Research and records I’ve located of bears onshore in winter that are clearly looking for food (i.e., not including incidents involving females with newborn cubs) are listed below by region. However, it’s not an exhaustive list, there are almost certainly more that have gone unreported or that only locals know about – and many reports don’t identify the season of attacks. Just because bears are looking for food doesn’t mean they are starving: only some of the bears involved in incidents were described as thin and pictures provided in others show that the bears involved were in average condition.
A number of incidents have occurred on the sea ice in winter (where men are services oil or gas facilities offshore, for example), which is to be expected. However, we are more interested in reports of bears coming ashore during the winter and causing problems. In part, that’s because few bears in these regions ever come to land, even in summer (Fleck and Herrero 1988:123):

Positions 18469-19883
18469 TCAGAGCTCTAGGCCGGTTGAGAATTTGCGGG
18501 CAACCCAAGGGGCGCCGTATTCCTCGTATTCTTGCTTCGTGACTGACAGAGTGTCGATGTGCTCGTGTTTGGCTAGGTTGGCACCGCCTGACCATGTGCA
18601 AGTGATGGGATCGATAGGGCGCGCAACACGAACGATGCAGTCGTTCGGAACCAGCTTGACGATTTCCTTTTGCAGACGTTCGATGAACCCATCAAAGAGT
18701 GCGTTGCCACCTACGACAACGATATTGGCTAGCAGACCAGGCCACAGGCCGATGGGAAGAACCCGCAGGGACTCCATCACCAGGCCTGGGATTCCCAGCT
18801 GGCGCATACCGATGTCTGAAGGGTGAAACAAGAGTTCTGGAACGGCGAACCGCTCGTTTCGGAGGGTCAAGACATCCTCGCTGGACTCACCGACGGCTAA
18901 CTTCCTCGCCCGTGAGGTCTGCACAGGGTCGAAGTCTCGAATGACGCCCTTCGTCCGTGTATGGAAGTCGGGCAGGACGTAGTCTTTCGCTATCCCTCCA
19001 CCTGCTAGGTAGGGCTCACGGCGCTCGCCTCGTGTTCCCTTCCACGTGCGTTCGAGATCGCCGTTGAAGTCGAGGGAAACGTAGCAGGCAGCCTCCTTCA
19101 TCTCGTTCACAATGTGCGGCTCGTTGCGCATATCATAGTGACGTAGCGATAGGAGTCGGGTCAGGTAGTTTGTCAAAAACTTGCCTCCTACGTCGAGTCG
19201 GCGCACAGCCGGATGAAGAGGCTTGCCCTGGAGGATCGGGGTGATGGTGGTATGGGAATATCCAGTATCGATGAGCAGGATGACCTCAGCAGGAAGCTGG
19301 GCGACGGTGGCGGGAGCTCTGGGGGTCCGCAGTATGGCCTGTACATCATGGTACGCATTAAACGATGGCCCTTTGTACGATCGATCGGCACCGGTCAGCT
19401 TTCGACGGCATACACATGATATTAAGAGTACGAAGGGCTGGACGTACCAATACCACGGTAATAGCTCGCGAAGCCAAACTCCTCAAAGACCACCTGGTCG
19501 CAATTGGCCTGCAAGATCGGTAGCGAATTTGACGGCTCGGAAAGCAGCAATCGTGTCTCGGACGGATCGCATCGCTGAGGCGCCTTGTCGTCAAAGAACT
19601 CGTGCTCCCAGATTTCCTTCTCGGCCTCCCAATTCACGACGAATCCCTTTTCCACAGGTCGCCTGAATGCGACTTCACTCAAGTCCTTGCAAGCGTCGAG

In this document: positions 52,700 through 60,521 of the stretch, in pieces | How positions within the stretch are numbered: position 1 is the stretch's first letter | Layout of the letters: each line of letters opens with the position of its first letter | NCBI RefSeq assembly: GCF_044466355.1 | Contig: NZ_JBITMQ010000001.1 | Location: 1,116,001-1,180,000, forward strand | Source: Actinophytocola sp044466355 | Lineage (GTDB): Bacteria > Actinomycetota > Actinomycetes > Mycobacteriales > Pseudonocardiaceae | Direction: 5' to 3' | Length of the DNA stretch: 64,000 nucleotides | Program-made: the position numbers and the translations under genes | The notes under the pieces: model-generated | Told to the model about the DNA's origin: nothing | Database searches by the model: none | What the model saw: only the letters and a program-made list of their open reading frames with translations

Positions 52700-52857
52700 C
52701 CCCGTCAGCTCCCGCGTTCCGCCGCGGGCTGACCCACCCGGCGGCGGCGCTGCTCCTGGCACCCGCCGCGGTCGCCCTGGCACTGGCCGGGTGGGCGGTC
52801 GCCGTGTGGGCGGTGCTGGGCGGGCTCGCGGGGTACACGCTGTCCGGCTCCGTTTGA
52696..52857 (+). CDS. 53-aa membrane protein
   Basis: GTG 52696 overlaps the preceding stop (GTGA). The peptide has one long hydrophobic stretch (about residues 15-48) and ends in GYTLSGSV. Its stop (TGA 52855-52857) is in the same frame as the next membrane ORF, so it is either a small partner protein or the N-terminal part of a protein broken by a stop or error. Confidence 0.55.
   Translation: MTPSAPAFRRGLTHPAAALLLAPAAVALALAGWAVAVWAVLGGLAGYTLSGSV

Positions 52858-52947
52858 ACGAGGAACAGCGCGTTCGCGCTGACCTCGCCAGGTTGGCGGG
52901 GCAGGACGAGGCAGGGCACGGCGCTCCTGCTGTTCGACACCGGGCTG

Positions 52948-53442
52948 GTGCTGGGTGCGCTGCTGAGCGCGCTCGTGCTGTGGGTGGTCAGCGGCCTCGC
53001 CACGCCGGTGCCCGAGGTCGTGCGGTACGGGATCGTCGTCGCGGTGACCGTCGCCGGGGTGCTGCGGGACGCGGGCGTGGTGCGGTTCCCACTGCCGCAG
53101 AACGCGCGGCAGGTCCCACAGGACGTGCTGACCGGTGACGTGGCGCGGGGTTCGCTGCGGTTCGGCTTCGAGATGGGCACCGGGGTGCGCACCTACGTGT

“Very rarely do polar bears remain along the coastline after the ice has melted. Most, if not all, bears follow the retreating pack ice north (Stirling et al. 1981).”
It is also fortunate that there are relatively few communities along this stretch of coast (see map below, Kaktovik is at “Barter Island”), since this region experiences poor seal conditions in spring every 10 years or so – which means many desperately hungry polar bears that might come ashore in search of food.
5 January 1975 Beaufort Sea (Adgo p-25 artificial island [on a barge], 5 mi south of Garry Island in the Mackenzie Delta – close enough to shore for this to count, I think), (Fleck and Herrero 1988:144).
Person: Richard Pernitzsky, rig worker, adult, 18 years old;
Bear: adult (5 years old) male bear, 200 kg, in poor condition with virtually no fat, tagged by CWS 22 March 1974 and weighed 240 kg then. [Note 1974 and 1975 were very tough years in the eastern Beaufort because thick spring ice drove ringed seals offshore or westward – many cubs died of starving and many young adults were in very poor condition]